The horror story experienced by US pig farmers who, between May and September, will have cruelly euthanized 10 million pigs, burying them in huge pits, could be repeated in the UK. A spike in COVID-19 infections at the Cranswick meat processing plant, in Northern Ireland, and the resulting closure of the plant for 14-day quarantine, could result in supply chain backlogs and animals being euthanized here too. As the article explains; ‘Failure to move finished pigs at the correct weight will result in pigs having to be shot and destroyed which will not be a pleasant picture for anyone. Remember the scenes of animal destruction during the 2001 Foot & Mouth problem?’
In the US, EU and UK the food processing industry is concentrated in a few large corporations and retail outlets. This means that, farmers are unable to relocate or rehome pigs and euthanizing becomes inevitable when farmers and pigs have become merely pawns in a centralised agri-industrial system.
This was made clear to me when I exposed a farm in the UK where pigs were kept in basic UK standards and I unexpectedly met the farmer/owner only to learn that he believed much the same as me. He spoke about farrowing crates where sows are crammed in tight metal cages on barren concrete floors, unable to move for up to five weeks while they suckle their young: “I know you don’t like those crates and I don’t either”, he told me. He said he had tried to produce his pigs to RSPCA standards but customers were not prepared to pay the slightly higher price. If supermarkets can source the cheapest pork in the EU, UK farmers can only compete by cramming ever more pigs into barren conditions with ever fewer stockmen to care for them. What hope for our pigs and farmers when pork comes from the US!
Only this week we saw the horrors of factory farming at Flat House pig farm thanks to the brave Viva! campaigners who filmed the gruesome images of neglected, overcrowded and diseased pigs. And again this week, secret filming from a factory cattle farm showed stockmen beating animals and endemic lameness in the herd resulting in Tesco, Waitrose and Wetherspoons banning the beef from their supply chain. This is a great start, but where cruelty is commonplace, we shouldn’t have to rely on undercover film-makers to expose farms before their produce is banned by the supermarkets. Factory farming is endemic in the food system and unless we all become conscientious consumers and demand our government protect our farmers from imports produced to lower standards, our farmers will be unable to compete or improve their standards of animal welfare.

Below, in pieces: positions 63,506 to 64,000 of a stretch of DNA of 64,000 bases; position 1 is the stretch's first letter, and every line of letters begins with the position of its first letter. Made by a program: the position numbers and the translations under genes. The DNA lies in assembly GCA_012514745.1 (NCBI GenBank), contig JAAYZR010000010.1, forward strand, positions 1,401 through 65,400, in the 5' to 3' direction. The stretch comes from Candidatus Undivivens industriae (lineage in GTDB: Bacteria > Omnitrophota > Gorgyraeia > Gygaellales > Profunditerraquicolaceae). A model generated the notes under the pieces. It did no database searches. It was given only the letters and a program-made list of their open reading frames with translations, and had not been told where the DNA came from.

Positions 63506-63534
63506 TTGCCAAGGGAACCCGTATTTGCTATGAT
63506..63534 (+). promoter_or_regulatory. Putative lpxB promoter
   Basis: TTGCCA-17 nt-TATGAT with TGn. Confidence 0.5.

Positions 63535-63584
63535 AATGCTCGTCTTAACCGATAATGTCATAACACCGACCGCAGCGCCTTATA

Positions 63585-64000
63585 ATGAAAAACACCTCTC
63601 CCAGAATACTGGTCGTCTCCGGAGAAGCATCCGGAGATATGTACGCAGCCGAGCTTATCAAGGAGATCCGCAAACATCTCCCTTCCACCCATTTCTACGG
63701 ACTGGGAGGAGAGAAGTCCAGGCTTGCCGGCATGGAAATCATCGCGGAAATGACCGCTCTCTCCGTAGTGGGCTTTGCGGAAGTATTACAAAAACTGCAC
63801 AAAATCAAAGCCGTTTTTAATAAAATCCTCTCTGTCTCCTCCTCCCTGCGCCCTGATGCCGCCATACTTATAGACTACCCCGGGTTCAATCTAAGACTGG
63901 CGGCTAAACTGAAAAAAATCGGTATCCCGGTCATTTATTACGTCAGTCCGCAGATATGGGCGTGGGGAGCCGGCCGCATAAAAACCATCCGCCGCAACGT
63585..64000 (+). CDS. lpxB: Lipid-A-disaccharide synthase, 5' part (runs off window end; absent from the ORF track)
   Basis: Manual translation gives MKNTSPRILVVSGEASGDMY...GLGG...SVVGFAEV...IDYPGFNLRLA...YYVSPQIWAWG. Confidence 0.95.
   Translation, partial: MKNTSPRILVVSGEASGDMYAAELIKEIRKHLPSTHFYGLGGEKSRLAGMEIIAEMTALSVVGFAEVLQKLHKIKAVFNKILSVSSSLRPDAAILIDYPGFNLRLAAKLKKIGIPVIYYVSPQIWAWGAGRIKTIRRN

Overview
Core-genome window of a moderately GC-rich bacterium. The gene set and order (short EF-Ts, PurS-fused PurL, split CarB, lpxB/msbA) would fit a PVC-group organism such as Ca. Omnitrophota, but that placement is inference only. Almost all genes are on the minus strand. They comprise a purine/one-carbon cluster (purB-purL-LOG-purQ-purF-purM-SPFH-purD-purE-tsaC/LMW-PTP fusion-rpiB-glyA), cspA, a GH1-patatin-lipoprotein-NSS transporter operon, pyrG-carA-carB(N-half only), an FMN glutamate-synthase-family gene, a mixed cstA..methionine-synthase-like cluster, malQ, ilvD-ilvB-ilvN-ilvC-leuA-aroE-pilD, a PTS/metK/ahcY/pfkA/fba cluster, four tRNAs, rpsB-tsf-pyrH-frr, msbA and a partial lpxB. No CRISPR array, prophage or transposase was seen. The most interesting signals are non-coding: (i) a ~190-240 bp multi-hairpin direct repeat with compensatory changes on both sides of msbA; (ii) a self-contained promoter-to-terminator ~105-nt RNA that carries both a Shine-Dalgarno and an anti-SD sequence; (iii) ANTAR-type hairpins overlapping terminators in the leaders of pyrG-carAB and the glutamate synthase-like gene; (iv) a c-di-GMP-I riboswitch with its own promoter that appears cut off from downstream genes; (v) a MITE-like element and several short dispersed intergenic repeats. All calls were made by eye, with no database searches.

Though often surviving more from love of their pigs than from profits, there are a few high welfare farms in the UK that need your custom that you can find via our Pork Directory. Tullich Highland Rare Breed Pigs farm in the far north of the Scottish Highlands near Invergordon, breeds Oxford Sandy Black and Large Black pigs. During lockdown farmer Rob Pratley has seen a large upturn in pork sales as people are thinking more about the wellbeing of pigs. ‘We’re experiencing people that are coming back because they like what we do, and the quality of our meat and they like how we do it, which is brilliant. I also think people are becoming more aware of food miles, quality of meat and how the meat is produced so I’m hoping we can get the message across on our high standards and the quality of the meat that we produce’.